Trustees worry about erratic performance. If the plan's investment strategies generate large amounts of alpha only intermittently, the trustees might press for changes in the plan's investment strategy during periods of adverse experience. This can make it difficult to maintain a disciplined investment policy. Further, staff might be diverted from value-added activities by added requirements to justify past investment decisions or oversee underperforming managers. One way to address this concern is a sharp focus on an active manager's information ratio, i.e., the measurement of return added per unit of risk taken.
In implementing a strategy of enhanced consistency, the CIO may either increase investments in risk-controlled active management or increase the use of transportable alpha strategies. Risk-controlled active management focuses on taking moderate bets against the index in an attempt to generate alpha consistently. Transportable alpha attempts to focus on selecting managers and strategies where the CIO expects to earn the greatest amount of alpha per unit of risk. The "transportation" moves that alpha into the desired asset allocation using relatively simple and inexpensive tools such as swaps or futures contracts. For example, the alpha earned by a small-cap stock manager could be transported onto the return of a bond index.
When considering how much to focus on the consistency of alpha vs. the amount of alpha, CIOs might want to answer two questions:
* What is the tolerance of the plan's investment committee for variability in alpha?
* What is the available tradeoff between the amount of alpha and the consistency of alpha?
Use global tactical asset allocation to take the best advantage of managers' investment expertise and their capability to add value.
Given sufficient discretion and risk guidelines, GTAA managers often can add more return per unit of risk than many traditional investments. This might be because it is easier to pick countries than to pick stocks, and because international markets often are less efficient than U.S. markets. For the three years ending June 30, 1997, 81% of active international equity managers and 66% of active international fixed-income managers beat the Morgan Stanley Capital International Europe Australasia Far East and Salomon Non-U.S. Government Bond indexes, respectively.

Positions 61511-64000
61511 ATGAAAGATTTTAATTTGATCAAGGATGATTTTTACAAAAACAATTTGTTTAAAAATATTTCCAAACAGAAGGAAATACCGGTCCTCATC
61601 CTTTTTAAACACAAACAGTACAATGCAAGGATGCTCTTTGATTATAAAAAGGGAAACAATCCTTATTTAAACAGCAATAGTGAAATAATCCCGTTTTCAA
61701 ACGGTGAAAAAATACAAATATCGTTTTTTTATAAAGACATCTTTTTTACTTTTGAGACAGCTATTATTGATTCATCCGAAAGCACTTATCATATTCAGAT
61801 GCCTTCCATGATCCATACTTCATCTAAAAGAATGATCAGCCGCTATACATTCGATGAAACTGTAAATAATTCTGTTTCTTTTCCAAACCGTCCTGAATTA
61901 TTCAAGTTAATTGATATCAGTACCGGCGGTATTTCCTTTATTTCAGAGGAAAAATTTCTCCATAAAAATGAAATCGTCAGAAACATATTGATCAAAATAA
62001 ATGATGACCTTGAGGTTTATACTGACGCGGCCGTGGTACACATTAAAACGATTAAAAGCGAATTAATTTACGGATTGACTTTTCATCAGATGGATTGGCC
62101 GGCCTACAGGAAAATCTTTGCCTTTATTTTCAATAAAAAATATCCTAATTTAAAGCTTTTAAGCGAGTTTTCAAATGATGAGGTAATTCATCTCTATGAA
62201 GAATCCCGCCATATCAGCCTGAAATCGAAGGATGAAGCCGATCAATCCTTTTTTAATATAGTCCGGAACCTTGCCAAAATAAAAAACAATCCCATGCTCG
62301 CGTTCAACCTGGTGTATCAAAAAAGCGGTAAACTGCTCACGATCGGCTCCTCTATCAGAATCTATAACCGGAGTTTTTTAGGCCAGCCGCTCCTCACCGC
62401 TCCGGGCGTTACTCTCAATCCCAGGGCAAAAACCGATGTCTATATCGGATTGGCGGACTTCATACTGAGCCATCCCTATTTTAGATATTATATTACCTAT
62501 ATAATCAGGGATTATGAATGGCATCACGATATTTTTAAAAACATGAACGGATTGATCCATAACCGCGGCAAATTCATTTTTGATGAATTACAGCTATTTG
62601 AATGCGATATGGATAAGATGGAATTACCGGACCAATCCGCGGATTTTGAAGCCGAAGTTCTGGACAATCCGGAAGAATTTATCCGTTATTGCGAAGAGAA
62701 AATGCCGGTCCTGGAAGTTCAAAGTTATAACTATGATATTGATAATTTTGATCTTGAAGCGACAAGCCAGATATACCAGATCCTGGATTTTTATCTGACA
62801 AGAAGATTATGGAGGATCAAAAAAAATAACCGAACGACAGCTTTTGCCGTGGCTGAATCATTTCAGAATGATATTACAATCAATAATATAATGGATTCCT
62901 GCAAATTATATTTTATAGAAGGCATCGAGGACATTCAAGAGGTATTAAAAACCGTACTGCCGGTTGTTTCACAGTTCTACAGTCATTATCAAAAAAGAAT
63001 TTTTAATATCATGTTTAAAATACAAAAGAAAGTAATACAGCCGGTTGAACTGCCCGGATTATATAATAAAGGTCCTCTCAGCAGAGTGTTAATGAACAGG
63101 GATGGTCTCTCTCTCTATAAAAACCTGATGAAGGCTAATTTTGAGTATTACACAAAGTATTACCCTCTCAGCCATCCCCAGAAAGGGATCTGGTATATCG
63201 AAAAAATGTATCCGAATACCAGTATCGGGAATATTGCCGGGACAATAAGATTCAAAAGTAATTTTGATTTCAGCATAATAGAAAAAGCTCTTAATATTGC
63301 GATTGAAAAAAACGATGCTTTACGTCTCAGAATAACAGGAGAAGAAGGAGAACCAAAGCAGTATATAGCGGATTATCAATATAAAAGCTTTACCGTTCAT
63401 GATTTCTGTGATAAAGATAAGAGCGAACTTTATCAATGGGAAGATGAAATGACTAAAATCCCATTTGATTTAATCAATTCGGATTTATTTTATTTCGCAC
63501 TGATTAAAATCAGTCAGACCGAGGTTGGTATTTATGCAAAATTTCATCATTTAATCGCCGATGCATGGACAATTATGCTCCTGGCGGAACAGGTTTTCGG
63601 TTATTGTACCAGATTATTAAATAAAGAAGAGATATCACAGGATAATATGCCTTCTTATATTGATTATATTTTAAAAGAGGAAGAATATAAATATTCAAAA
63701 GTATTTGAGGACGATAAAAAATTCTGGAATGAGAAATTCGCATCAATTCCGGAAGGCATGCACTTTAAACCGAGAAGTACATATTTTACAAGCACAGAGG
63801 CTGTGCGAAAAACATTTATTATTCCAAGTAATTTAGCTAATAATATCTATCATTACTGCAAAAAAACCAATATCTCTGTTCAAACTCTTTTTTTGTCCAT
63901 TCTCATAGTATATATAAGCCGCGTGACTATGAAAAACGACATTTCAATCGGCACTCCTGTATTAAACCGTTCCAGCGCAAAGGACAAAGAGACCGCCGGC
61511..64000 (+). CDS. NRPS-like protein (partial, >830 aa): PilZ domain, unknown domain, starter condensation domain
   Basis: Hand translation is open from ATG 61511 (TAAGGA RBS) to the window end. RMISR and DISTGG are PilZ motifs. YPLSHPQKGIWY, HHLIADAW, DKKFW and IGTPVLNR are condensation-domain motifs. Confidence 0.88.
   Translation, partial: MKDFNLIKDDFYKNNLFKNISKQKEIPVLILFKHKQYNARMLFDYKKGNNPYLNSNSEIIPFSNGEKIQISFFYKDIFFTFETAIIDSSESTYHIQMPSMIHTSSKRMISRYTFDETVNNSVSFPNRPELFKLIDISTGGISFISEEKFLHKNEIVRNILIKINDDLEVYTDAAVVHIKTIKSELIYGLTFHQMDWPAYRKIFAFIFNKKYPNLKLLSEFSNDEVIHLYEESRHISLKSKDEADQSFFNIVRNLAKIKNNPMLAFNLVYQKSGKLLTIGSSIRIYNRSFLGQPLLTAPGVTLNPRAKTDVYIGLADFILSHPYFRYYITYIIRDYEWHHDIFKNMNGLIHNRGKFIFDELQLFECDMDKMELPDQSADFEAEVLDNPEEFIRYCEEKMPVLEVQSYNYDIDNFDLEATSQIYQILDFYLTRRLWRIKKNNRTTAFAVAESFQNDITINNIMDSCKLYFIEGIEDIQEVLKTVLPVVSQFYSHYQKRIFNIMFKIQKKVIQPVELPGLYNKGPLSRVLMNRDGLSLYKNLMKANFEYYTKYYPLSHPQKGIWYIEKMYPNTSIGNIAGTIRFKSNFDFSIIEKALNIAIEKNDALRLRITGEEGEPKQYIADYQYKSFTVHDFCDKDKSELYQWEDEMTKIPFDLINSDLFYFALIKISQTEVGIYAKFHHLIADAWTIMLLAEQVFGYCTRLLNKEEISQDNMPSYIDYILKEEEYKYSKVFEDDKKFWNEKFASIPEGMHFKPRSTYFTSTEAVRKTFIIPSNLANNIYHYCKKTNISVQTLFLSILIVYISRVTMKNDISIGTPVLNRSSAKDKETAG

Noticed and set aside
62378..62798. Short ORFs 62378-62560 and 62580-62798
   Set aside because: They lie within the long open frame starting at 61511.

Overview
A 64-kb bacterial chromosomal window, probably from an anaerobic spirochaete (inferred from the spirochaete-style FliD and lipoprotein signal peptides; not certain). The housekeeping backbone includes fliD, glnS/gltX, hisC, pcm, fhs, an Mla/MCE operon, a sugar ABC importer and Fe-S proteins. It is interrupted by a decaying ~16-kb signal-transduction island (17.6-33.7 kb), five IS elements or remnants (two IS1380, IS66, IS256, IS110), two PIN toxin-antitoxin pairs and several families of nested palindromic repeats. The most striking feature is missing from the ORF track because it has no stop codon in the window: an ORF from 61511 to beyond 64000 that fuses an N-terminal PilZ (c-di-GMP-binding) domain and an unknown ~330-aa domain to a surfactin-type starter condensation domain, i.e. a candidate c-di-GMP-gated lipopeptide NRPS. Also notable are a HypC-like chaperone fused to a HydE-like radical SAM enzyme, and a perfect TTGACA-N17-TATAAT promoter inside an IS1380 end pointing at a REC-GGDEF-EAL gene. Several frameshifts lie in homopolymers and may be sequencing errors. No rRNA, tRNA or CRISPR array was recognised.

The attractive risk-adjusted returns of many GTAA managers are not surprising because these managers can make many small, uncorrelated bets around the world and their positions typically are well diversified.
A CIO considering global tactical asset allocation should ask two questions:
* What benchmark should the GTAA manager be given?
* How much discretion and tracking error should the manager be allowed?
Learn to live with change at the best investment managers.
Two common aspects of change are particularly relevant for CIOs. First, as part of industry consolidations, many leading investment management firms have been acquired by other firms. This process is accelerating. Second, the long bull market is leading to a lot of turnover, especially among "star" portfolio managers.
CIOs should consider the key question when evaluating change at a manager: Will the change be disadvantageous to the plan? In many instances, it might make more sense for sponsors to learn to tolerate a level of personnel change that would have been unacceptable before. The pace of industry consolidation and "star" manager turnover is likely to continue. Terminating managers and moving assets are expensive steps that take time and do not guarantee other changes will be avoided. Further, change can be advantageous. An acquired firm might gain additional expertise or might be able to reduce fees because of economies of scale. Also, the turnover of a manager of a quantitative portfolio is clearly less important than the turnover of a manager of a portfolio that relies heavily on qualitative judgments.
Consider hedge funds that use equity "market neutral" strategies.
In recent years, hedge funds have become an increasingly prominent part of the lexicon of investing, with assets likely totaling more than $400 billion. The strategies and performance of hedge fund managers have gained wide attention, never more so than in 1998 when market volatility resulted in high profile financial debacles. Understandably, hedge funds generally are associated with highly leveraged speculation.